There is clearly a political edge to Hayashi’s presentation of these spaces. The fact that she was born in one of the internment camps she profiles certainly lends a gravity to that series, as does the CD she’s included of poignant (if awkwardly abridged) oral accounts by former residents. In her apparent reluctance to make an overt statement, however, she relies too heavily on the landscape to speak for itself, thus leaving that appearance/reality dichotomy essentially unchallenged.
The real impact of the work comes not from the dynamics of the images but from one’s historical understanding of the places documented, which prompts one to wonder why the elaborate collage technique was necessary.
The inevitable comparison here is with the photographic work of David Hockney, which is characterized, in contrast, by an almost reckless sense of subjectivity. Hockney treats the surface of the photograph less as a reflection than a fragment of reality, from which one just might, with enough twisting, stretching and reshuffling, obtain some fragment of truth. While formally clever, the best of his collages are also suffused with human emotions and say a great deal about what it means to be in the world.
Hayashi approaches this more expressive mode in five portraits that are included among the show’s landscapes. The artist strays from her rigid grid structure, forming asymmetrical blocks of images rather than rectangles, and experiments somewhat with spatial dynamics. The tone of these works is blandly benign -- the subjects are all World War II-generation Japanese Americans whom Hayashi clearly intends to honor with the work -- but they do capture charming flickers of character. Particularly memorable are the three gracious expressions Hayashi secures from artist Mine Okubo as she huddles beneath a lavender umbrella in the rain.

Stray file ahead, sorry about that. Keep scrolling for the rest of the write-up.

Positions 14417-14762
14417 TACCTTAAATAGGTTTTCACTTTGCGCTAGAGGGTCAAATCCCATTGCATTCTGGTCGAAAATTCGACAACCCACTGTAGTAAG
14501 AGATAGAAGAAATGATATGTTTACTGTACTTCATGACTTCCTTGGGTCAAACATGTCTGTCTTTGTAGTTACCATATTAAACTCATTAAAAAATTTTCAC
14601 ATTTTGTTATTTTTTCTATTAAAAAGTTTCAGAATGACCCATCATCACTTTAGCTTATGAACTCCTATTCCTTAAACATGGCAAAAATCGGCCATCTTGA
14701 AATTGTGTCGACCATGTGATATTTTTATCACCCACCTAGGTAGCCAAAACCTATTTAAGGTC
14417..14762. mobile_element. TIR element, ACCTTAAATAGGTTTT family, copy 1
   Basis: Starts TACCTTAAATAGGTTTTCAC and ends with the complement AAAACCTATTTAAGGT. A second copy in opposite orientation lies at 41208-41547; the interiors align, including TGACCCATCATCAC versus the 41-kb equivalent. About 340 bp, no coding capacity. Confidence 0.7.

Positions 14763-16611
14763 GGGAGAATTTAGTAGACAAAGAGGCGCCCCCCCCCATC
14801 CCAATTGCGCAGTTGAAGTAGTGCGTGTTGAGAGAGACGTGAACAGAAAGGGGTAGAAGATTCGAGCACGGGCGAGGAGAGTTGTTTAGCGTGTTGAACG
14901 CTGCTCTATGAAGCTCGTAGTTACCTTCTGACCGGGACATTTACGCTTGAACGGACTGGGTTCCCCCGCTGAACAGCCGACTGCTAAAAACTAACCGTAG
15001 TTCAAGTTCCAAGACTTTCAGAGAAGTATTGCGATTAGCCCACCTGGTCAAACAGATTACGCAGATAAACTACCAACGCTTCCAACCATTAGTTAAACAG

The most recent works in the exhibition -- those exploring sacred sites -- are also the most accomplished insofar as they begin to reveal a cohesion of subject and technique. “Bhutan Temple, Bodh Gaya, India” (2000), which depicts the interior of that shrine, is a kaleidoscopic frenzy of color, suggesting a state of spiritual fervor. “Kandrya Mahadav” (2002) depicts a monumental stone structure, also in India, that seems, in Hayashi’s rendering, to be literally erupting with rapturous bas relief bodies. “River Ganges, Varanansi, India” (2000) is a 70-inch-long panoramic view of a somber, nearly monochromatic stretch of riverbank, anchored in the center by a single human form wrapped in hot pink cloth.
In these latter images, one begins to sense a disintegration of the notion of dichotomy -- between image and sensation, vision and experience, appearance and reality -- that seems to have inspired but ultimately limits the earlier work. Instead, the sites seem to infect the camera and draw the viewer, much like the mysterious pink figure on the edge of the Ganges, far closer to the heart of the space.
Where: Japanese American National Museum, 369 E. 1st St., Little Tokyo, Los Angeles
When: Tuesdays-Wednesdays, 10 a.m.-5 p.m.; Thursdays, 10 a.m.-
8 p.m., Fridays-Sundays,
10 a.m.-5 p.m.
Ends: Sept. 14
Contact: (213) 625-0414